On the contrary, as this book will argue, the digital revolution is very much like the industrial revolution. And the experience of the industrial revolution tells us that society must go through a period of wrenching political change before it can agree on a broadly acceptable social system for sharing the fruits of this new technological world. It is unfortunate, but those groups that benefit most from the changing economy tend not to willingly share their riches; social change occurs when losing groups find ways to wield social and political power, to demand a better share. The question we ought to be worried about now is not simply what policies need to be adopted to make life better in this technological future, but how to manage the fierce social battle, only just beginning, that will determine who gets what and by what mechanism.
Underlying the problem is rich people putting all their money under the mattress. Their wealth isn’t flowing down to the rest of the people. These wealthy folks have worked hard, and feel like they’re owed all that money (rather than having taken away by high taxes and redistributed); or, at least, they feel others are not deserving.
However, as the book goes into say, this mind-set ignores how a functioning society enables that success in the first place, and now sustains it:
A makers-and-takers conception of the world is one that neglects the social foundation on which wealth is built. We aren’t merely divided into makers and takers. We are participants in societies, operating according to a broad social consensus. When that consensus breaks down, the wealth goes away. Society either agrees a way to share its riches that most members find acceptable, or the system fractures and the social wealth available to everyone shrinks.
[A]fter pairing, I realized how much of my time I spend staring into space when I program alone.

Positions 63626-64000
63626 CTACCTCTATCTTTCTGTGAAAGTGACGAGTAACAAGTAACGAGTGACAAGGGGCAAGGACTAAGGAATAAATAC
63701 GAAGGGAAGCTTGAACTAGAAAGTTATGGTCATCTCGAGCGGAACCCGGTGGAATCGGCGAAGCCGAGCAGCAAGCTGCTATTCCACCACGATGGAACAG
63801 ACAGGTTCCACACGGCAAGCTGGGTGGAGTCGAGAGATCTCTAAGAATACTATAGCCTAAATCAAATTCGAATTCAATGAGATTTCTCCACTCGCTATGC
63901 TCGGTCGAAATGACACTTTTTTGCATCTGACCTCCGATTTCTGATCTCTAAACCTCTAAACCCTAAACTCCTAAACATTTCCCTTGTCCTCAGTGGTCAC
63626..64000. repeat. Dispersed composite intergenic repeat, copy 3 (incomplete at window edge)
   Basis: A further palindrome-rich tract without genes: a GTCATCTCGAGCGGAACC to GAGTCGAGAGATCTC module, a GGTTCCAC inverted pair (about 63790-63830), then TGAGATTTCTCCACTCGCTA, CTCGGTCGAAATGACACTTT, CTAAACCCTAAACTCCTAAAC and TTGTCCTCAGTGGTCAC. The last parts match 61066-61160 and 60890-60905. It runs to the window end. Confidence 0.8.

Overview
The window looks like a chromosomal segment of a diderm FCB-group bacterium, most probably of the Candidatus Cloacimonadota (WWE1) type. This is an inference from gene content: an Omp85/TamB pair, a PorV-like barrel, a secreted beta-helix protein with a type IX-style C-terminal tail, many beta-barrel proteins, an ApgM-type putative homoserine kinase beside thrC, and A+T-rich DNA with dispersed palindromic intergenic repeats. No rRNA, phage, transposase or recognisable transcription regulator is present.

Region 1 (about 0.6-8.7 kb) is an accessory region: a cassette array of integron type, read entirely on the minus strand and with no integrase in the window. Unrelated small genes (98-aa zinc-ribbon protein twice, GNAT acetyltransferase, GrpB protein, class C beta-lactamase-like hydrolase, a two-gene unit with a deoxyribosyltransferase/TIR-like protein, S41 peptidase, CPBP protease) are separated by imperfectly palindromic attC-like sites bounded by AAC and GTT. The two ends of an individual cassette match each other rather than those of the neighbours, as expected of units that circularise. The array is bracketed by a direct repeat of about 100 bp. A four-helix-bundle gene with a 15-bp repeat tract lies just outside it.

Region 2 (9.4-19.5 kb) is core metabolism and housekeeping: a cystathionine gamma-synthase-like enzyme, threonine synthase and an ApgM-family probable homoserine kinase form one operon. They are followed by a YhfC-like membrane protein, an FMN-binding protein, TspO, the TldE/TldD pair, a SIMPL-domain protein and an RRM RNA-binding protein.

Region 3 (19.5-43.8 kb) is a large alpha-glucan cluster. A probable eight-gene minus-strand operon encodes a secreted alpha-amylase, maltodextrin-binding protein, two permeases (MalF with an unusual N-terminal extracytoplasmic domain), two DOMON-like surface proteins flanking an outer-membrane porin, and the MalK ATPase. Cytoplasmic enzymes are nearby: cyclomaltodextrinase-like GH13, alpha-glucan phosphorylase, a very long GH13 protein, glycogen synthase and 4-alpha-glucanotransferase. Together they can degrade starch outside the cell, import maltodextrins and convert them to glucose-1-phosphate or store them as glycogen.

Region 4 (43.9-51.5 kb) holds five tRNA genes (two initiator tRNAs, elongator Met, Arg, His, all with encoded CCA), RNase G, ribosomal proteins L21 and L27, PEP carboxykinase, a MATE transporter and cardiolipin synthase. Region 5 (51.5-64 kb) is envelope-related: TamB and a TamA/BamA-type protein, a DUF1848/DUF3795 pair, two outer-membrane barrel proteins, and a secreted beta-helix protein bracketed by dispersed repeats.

For the Sun: WTF? files:
Gerstner questioned whether three or four years from now any proprietary version of Unix, such as Sun’s Solaris, will have a leading market position.
One of the more popular theories for the decline of Sun is that they accepted Linux way, way too late. As a counter-example, there’s IBM saying that somewhere around 2006 you’d see the steep decline of the Unix market, including Solaris, of course.
If I ever get around to writing that book on Sun, a chart showing server OS market-share from 2000 to 2016 would pair well with that quote.
If you’ve read Stephen’s fine book, The New Kingmakers, you may recall this relevant passage:
In 2001, IBM publicly committed to spending $1 billion on Linux. To put this in context, that figure represented 1.2% of the company’s revenue that year and a fifth of its entire 2001 R&D spend. Between porting its own applications to Linux and porting Linux to its hardware platforms, IBM, one of the largest commercial technology vendors on the planet, was pouring a billion dollars into the ecosystem around an operating system originally written by a Finnish graduate student that no single entity — not even IBM — could ever own. By the time IBM invested in the technology, Linux was already the product of years of contributions from individual developers and businesses all over the world.
How did this investment pan out? A year later, Bill Zeitler, head of IBM’s server group, claimed that they’d made almost all of that money back. “We’ve recouped most of it in the first year in sales of software and systems. We think it was money well spent. Almost all of it, we got back.”
HPE is remaining part of the CSC and Micro Focus businesses by having a shareholding in the new organisations. It’s fascinating to think what this might mean going forward. It’s like neither business wants to fully commit to where future revenue for their business may lie. I say this because I can only assume that infrastructure sales will become a dwindling business as companies move to public cloud; it doesn’t seem to be enough that infrastructure alone will keep businesses buying on-site solutions.
And, a nice summing up of the HP master plan: